46. Jorgenson AK, Schor JB, Knight KW, Huang X (2016) Domestic inequality and carbon emissions in comparative perspective. Sociol Forum 31:770–786. https://doi.org/10.1111/socf.12272

  47. Jorgenson AK, Schor JB, Huang X (2017) Income inequality and carbon emissions in the United States: a state-level analysis, 1997-2012. Ecol Econ 134:40–48. https://doi.org/10.1016/j.ecolecon.2016.12.016

  48. Jorgenson AK, Fiske S, Hubacek K, Li J, McGovern T, Rick T, Schor JB, Solecki W, York R, Zycherman A (2019) Social science perspectives on drivers of and responses to global climate change. WIREs Clim Change 10:554. https://doi.org/10.1002/wcc.554

  49. Jun Y, Zhong-kui Y, Peng-fei S (2011) Income distribution, human capital and environmental quality: empirical study in China. Energ Procedia 5:1689–1696. https://doi.org/10.1016/j.egypro.2011.03.288

  50. Kaika D, Zervas E (2013) The environmental Kuznets curve (EKC) theory. Part B: critical issues. Energy Policy 62:1403–1411. https://doi.org/10.1016/j.enpol.2013.07.130

  51. Kang YQ, Zhao T, Yang YY (2016) Environmental Kuznets curve for CO2 emissionsin China: a spatial panel data approach. Ecol Indic 63:231–239. https://doi.org/10.1016/j.ecolind.2015.12.011

  52. Kashwan P (2017) Inequality, democracy, and the environment: a cross-national analysis. Ecol Econ 131:139–151. https://doi.org/10.1016/j.ecolecon.2016.08.018

  53. Kasuga H, Takaya M (2017) Does inequality affect environmental quality? Evidence from major Japanese cities. J Clean Prod 142:3689–3370. https://doi.org/10.1016/j.jclepro.2016.10.099

  54. Khan AQ, Saleem N, Fatima ST (2018) Financial development, income inequality, and CO2 emissions in Asian countries using STIRPAT model. Environ Sci Pollut Res 25:6308–6319. https://doi.org/10.1007/s11356-017-0719-2

  55. Kivyiro P, Arminen H (2015) Carbon dioxide emissions, energy consumption, economic growth, and foreign direct investment: causality analysis for sub-Saharan Africa. Energy 74(1):595–606. https://doi.org/10.1016/j.energy.2014.07.025

  56. Knight K, Rosa E, Schor J (2013) Could working less reduce pressures on the environment? A cross-national panel analysis of OECD countries, 1970-2007. Glob Environ Chang 23:691–700. https://doi.org/10.1016/j.gloenvcha.2013.02.017

  57. Knight KW, Schor JB, Jorgenson AK (2017) Wealth inequality and carbon emissions in high-income countries. Soc Curr 4:403–412. https://doi.org/10.1177/2329496517704872

  58. Kuznets S (1955) Economic growth and income inequality. The American Econ Rev 45(1):1–28 https://www.jstor.org/stable/1811581

  59. Laurent E (2014) Inequality as pollution, pollution as inequality: The social-ecological nexus, Stanford Center on Poverty and Inequality working paper. Available from: https://web.stanford.edu/ group/.../laurent_inequality-pollution.pdf

  60. Liobikienė G, Butkus M (2018) The challenges and opportunities of climate change policy under different stages of economic development. Sci Total Environ 642:999–1007. https://doi.org/10.1016/j.scitotenv.2018.06.140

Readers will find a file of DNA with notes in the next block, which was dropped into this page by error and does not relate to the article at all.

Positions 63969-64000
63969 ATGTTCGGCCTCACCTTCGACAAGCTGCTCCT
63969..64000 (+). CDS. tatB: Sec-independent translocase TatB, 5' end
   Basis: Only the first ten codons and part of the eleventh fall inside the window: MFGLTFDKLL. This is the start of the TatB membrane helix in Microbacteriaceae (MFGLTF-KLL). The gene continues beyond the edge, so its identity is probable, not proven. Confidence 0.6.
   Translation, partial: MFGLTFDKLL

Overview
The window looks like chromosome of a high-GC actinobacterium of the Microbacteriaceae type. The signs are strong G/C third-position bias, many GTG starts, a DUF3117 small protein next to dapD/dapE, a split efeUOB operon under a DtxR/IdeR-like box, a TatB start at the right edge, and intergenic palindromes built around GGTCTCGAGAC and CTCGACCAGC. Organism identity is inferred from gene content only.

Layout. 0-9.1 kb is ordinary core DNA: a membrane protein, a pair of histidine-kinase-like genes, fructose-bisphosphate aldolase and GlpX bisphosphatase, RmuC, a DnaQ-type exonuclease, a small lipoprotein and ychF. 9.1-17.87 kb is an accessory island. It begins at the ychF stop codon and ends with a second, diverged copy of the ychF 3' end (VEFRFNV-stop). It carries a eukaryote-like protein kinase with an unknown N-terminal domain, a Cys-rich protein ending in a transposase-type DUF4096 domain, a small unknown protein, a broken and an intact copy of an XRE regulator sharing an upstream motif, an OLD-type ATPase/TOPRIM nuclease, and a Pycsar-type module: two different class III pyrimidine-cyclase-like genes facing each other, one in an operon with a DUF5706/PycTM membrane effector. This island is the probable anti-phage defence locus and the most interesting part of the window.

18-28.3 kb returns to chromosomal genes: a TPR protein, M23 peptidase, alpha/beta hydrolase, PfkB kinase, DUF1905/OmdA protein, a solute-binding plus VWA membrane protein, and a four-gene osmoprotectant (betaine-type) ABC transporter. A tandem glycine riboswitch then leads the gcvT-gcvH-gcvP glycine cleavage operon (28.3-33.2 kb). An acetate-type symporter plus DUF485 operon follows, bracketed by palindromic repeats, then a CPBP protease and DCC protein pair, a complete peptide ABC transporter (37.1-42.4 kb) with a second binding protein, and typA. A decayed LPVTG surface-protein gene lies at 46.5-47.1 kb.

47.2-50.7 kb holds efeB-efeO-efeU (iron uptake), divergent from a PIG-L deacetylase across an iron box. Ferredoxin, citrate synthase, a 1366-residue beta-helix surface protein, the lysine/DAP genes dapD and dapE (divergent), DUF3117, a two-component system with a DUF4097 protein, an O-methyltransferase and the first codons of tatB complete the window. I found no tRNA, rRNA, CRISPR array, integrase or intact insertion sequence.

61. Liobikienė G, Butkus M (2019) Scale, composition, and technique effects through which the economic growth, foreign direct investment, urbanization, and trade affect greenhouse gas emissions. Renew Energ 132:1310–1322. https://doi.org/10.1016/j.renene.2018.09.032

  62. Liu C, Jiang Y, Xie R (2019) Does income inequality facilitate carbon emission reduction in the US? J Clean Prod 217:380–387. https://doi.org/10.1016/j.jclepro.2019.01.242

  63. Liu Q, Wang S, Zhang W, Li J, Kong Y (2019a) Examining the effects of income inequality on CO2 emissions: evidence from non-spatial and spatial perspectives. Appl Energ 236:163–171. https://doi.org/10.1016/j.apenergy.2018.11.082

  64. Mader S (2018) The nexus between social inequality and CO2 emissions revisited: challenging its empirical validity. Environ Sci Policy 89:322–329. https://doi.org/10.1016/j.envsci.2018.08.009

  65. Magnani E (2000) The environmental Kuznets curve, environmental protection policy and income distribution. Ecol Econ 32(3):431–443. https://doi.org/10.1016/S0921-8009(99)00115-9

  66. Martinez-Alier J, Muradian R (eds) (2015) Handbook of ecological economics. Edward Elgar Publishing, Camberley, Surrey

  67. Matsumoto KI, Tachiiri K, Kawamiya M (2018) Evaluating multiple emission pathways for fixed cumulative carbon dioxide emissions from global-scale socioeconomic perspectives. Mitig Adapt Strategies Glob Change 23(1):1–26. https://doi.org/10.1007/s11027-016-9726-8

  68. McGee JA, Greiner PT (2018) Can reducing income inequality decouple economic growth from CO2 emissions? Sociological Research for Dynamic World 4:1–11. https://doi.org/10.1177/2378023118772716

  69. Neagu O, Teodoru MC (2019) The relationship between economic complexity, energy consumption structure and greenhouse gas emission: heterogeneous panel evidence from the EU countries. Sustainability 11(2):497. https://doi.org/10.3390/su11020497

  70. Ostry JD, Berg A, Tsangarides CG (2014) Redistribution, inequality, and growth, staff discussion note 14/02. IMF, Washington

  71. Parith J, Panada M, Ganesh-Kumar A, Singh V (2009) CO2 emissions structure of Indian economy. Energy 34:1024–1031. https://doi.org/10.1016/j.energy.2009.02.014

  72. Persson T, Tabellini G (1994) Is inequality harmful for growth? Americ Econ Rev 84(3):600–621 https://www.jstor.org/stable/2118070